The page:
This film fest was created to celebrate genre films of all kinds that tend not to have too many outlets on the festival circuit. Being filmmakers ourselves, we know the work that goes into making a film so our entry fees are low and we have a lot of rewards to give out. We are a film fest made by and for filmmakers.
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Matthew Toffolo: What is your Film Festival succeeding at doing for filmmakers?
Edward Payson: We take an intimate look at Genre films outside the mainstream. A lot of these films are to crazy for a general audience. Its a festival made by filmmakers for filmmakers.
2) What would you expect to experience if you attend your upcoming festival?
You will definitely see films that will make you laugh, cru, cringe, get nauseous (not necessarily in that order. )
3) What are the qualifications for the selected films?
Each film is judged on originality, story effectiveness as well as many other technical aspects.
4) Do you think that some films really don’t get a fair shake from film festivals? And if so, why?
Most festivals just care about getting as many people in the door as possible, while we definitely want people to see the films a film made in the USA has the same chance as a film from ang other country. We also pull no punches with our content.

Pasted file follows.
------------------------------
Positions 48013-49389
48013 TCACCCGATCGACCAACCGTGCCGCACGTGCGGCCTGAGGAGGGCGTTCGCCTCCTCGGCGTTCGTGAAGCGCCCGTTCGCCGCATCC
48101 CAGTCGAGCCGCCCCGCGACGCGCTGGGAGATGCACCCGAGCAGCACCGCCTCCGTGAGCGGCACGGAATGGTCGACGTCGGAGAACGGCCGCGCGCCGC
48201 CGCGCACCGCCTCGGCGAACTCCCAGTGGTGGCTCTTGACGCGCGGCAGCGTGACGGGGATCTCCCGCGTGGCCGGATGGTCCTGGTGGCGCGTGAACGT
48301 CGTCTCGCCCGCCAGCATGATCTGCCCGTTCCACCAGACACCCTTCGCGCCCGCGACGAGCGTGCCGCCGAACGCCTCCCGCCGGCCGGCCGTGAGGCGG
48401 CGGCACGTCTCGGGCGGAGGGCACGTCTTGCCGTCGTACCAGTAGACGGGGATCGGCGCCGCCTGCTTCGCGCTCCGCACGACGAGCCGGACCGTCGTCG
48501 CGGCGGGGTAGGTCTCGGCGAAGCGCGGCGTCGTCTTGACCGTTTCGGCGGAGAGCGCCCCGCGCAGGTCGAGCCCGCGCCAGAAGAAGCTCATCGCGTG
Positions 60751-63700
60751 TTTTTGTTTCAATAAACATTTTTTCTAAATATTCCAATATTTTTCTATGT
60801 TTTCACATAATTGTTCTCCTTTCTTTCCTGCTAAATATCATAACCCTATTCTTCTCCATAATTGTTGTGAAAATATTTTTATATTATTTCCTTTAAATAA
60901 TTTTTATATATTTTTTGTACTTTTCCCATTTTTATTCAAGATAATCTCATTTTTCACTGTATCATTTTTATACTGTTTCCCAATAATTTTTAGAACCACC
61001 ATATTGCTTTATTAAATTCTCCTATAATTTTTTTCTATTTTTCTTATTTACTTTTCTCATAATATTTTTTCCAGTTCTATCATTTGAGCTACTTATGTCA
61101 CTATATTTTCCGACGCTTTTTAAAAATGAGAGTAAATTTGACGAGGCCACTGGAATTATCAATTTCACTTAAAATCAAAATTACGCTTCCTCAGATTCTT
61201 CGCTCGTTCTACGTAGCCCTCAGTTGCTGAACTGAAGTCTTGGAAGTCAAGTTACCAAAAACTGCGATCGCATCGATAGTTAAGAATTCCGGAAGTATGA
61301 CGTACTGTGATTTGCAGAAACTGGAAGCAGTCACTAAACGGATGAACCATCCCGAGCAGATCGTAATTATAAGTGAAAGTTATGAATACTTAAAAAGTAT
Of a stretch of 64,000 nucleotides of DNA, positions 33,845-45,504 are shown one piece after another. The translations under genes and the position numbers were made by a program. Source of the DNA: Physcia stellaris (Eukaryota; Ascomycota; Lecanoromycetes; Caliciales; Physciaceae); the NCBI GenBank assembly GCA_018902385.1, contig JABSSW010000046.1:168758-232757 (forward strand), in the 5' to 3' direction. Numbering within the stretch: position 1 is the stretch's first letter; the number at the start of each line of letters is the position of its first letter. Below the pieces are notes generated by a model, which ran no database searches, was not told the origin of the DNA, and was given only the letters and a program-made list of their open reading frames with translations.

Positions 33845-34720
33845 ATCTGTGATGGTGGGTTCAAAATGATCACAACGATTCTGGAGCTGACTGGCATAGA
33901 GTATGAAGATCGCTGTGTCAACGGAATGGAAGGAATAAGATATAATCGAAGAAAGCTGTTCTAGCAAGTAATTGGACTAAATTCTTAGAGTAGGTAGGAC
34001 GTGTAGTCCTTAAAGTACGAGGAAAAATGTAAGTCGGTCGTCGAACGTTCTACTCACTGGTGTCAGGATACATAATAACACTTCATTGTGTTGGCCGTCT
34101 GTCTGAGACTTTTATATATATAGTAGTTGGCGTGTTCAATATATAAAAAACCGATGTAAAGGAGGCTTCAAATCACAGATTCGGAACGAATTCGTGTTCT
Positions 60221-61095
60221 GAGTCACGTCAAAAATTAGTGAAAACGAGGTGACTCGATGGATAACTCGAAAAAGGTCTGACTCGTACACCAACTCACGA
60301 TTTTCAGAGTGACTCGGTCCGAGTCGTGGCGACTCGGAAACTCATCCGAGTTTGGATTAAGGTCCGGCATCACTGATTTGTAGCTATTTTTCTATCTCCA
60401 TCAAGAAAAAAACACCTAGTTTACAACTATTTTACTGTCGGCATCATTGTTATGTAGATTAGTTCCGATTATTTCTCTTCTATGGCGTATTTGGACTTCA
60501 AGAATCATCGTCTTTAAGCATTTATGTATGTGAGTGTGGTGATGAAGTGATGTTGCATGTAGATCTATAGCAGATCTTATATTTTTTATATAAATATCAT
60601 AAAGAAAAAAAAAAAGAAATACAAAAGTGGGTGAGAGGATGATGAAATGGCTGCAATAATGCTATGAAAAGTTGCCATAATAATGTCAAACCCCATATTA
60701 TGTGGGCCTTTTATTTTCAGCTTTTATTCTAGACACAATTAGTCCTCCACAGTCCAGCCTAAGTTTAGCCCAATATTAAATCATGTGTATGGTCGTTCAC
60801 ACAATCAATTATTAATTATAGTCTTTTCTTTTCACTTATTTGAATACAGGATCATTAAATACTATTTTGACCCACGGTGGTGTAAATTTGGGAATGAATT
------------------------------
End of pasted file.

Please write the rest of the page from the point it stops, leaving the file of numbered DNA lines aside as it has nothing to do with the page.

5) What motivates you and your team to do this festival?
We love genre films. That is basically it. We don’t make any money doing this. I, myself do this to give back to the community that treats me so well.
6) How has your FilmFreeway submission process been?
I couldn’t ask for a better, more intuitive submission process.
7) Where do you see the festival by 2023?
Hopefully exactly the same as it is now. We love the 60-100 intimate crowds.
8) What film have you seen the most times in your life?
I would have to say Night if the Living Dead. Its a childhood favorite,
9) In one sentence, what makes a great film?
A good film makes you feel. Whether its crying, being scared being happy, you feel something.
10) How is the film scene in your city?
Its Los Angeles. It is the film mecca.
James Rowlins left his native England for Paris, France, to study French cinema. His passion for visual culture subsequently took him to Los Angeles, where he earned a doctorate at the University of Southern California while learning the ropes of filmmaking. He has published articles on the French New Wave and film noir. After serving as Head of Film Studies at the Singapore University of Technology and Design, he now dedicates himself to the full-time running of Brighton Rocks Film Festival.